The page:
Most common reasons why prodigals left the church: the role of hypocrisy in the home and church, a lack of proactive explanations of the reason for the Christian faith, and a legalistic rather than clear understanding of the gospel and Christian living. (31)

There is no way to be a perfect parent, but there are a thousand ways to be a good one. (33)

The number one reason why young people walk away from the faith is they see their parents and say, “Why would I want to turn out like this? (40)

God has given us sinful children to shine a floodlight on ways we need to grow. (43)

Discipleship is not a project, it’s a transfer of life. That transfer happens in the context of loving affection. (50)

Martin Luther: “Marriage is a better school for character than any monastery; for it’s here that your corners are rubbed off.” (51)

Child training is a misnomer. It’s really parent training. Children are sent by God to make us more like Jesus. (51)

My children’s greatest need is not a parent who pretends to be perfect. Much more important is a parent who sense his need for the Savior to cleanse and the Spirit to empower. (53)

The Disciple-Making Parent by Chap Bettis.

Check out


Like It or Not, You Are Always Leading by Example
A challenge from the Harvard Business Review

How to Proclaim the Gospel from the Old Testament | Carson, Chappel, Keller, Piper
An old one but worth returning to.

10 Effects of Living with Addiction | Brad Hambrick
Ten patterns that emerge or become more pronounced when we live in a relational context marked by addiction. While each of these is understandable, none of them led to sustainably healthy relationships.

The Problem Of Lazy Men | The American Conservative
A smaller percentage of American males in the prime working years (ages 25 to 54) are working than were working near the end of the Great Depression in 1940, when the unemployment rate was above 14 percent.

Is Religious Liberty “Hanging By a Thread”? | BruceAshford.net
An almost invisible one.

Anxiety at Work
Painfully but helpfully honest. Also practical and hope-giving.

The Holiness of God and Chosen By God: Stream These Classic Series for Free
If you haven’t yet seen them, no excuses now.

Using the news to explore our difficulties with apologies | Musings of a Christian Psychologist
Help with discerning the difference between true and false apologies.

Here are a few articles about IVP’s recent decision that hits employees should hold to biblical views on marriage

Evangelical Campus Ministry (InterVarsityUSA) Decides Employees Should Hold Evangelical Beliefs on Marr | Ed Stetzer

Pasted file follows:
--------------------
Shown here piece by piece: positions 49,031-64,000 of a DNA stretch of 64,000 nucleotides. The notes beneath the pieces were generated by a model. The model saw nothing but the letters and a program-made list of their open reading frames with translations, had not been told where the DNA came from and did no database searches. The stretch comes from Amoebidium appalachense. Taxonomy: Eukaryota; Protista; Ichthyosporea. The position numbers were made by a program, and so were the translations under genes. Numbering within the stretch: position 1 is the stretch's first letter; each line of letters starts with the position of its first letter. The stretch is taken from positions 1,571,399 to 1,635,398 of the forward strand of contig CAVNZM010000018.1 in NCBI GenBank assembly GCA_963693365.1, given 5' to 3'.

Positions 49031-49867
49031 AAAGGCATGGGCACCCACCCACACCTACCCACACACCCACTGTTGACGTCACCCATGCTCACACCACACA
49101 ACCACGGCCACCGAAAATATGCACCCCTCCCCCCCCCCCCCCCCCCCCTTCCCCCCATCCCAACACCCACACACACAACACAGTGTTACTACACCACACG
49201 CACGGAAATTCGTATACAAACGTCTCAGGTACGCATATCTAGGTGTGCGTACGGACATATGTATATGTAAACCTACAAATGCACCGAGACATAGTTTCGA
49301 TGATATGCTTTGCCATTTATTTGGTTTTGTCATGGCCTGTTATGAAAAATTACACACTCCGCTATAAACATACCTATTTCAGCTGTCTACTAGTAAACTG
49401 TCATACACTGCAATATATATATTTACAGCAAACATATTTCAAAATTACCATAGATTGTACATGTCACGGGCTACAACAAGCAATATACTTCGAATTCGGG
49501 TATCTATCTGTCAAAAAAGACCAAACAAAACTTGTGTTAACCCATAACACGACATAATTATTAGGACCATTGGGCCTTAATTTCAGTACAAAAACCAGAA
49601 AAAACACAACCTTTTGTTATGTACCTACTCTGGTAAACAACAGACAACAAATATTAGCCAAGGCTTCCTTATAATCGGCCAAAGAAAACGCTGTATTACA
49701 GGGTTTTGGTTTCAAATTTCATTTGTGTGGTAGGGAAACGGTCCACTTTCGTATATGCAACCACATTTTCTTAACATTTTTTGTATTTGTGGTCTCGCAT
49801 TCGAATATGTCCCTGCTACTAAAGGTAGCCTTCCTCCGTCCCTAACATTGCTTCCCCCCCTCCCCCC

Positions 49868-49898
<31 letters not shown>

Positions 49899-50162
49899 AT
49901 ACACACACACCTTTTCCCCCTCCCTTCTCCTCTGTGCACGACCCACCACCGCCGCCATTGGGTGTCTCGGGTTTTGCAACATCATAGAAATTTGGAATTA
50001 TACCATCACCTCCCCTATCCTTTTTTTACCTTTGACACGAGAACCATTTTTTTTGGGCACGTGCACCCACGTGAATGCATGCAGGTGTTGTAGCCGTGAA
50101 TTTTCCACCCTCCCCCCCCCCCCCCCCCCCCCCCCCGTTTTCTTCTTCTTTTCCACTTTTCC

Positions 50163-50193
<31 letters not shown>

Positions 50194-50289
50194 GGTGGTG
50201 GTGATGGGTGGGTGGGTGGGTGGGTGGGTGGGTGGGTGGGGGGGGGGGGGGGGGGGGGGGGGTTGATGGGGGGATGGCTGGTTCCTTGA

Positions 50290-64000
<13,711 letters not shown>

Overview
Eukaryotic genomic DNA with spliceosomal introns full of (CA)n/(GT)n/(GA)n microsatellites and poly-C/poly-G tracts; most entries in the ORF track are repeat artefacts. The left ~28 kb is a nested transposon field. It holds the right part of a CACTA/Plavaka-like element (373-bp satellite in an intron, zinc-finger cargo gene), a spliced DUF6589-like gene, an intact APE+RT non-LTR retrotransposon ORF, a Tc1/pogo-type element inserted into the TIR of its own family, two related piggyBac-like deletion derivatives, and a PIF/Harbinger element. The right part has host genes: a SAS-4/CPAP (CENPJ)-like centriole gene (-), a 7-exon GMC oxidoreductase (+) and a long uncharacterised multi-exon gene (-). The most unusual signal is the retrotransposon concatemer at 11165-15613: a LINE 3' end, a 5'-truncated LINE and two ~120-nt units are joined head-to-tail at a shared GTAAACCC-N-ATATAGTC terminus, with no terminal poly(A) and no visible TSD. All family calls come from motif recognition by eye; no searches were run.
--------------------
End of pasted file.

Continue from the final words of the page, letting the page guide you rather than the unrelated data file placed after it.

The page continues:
Intervarsity and the Revisionist Hope For a Place at the Table | TGC

InterVarsity responds to pro-LGBT outcry – Sexuality | WORLD

Kindle Books

The Cross in the Experience of our Lord by R A Finlayson $0.99. This is a truly wonderful book on Christ’s person and work.

Gospel: Recovering the Power that Made Christianity Revolutionary by J. D. Greear $0.99.

War in the Wasteland by Douglas Bond $4.99. My sons devoured Douglas Bond books growing up.

Confronted by Grace: Meditations of a Theologian by John Webster $2.99.


Why is God’s Sexual Ethic Good for the World

A Few Tips for Raising Boys

I’ve had a few conversations with fathers recently about the challenge of raising teenage boys. Similar to my own past experience, these Christian Dads have been struggling to get their boys to study, to do homework, to respect their mother, and do a few chores around the house. They are easily distracted, often moody, and totally obsessed with digital media. I usually try to share some of the hard-won lessons from my own parenting, most of them learned through many painful failures. These include:

1. The vast majority of teenage boys were not made to sit at desks for hours and hours at a time. It doesn’t matter if it’s homeschool, Christian school, or public school, it’s completely unnatural to confine the primal force of male teenage energy within a few feet of desk space for five, six, seven and more hours a day. Their testosterone-fueled bodies are yelling “Let me out of this cage!” We shouldn’t therefore be surprised at their frustrations. I sometimes think most classrooms and pedagogy were invented by boy-hating women with studious girls in mind!

2. It’s normal to have these parenting struggles. Very few teenage boys transition smoothly from childhood to adulthood. I know of one boy who never gave his parents a moment of trouble in his teens. But he sure made up for it in his twenties! Dads need to know that the same battle is being fought in just about every other Christian home. It would help if we were all a bit more transparent about this, and pastors could help a lot by admitting their own parenting struggles.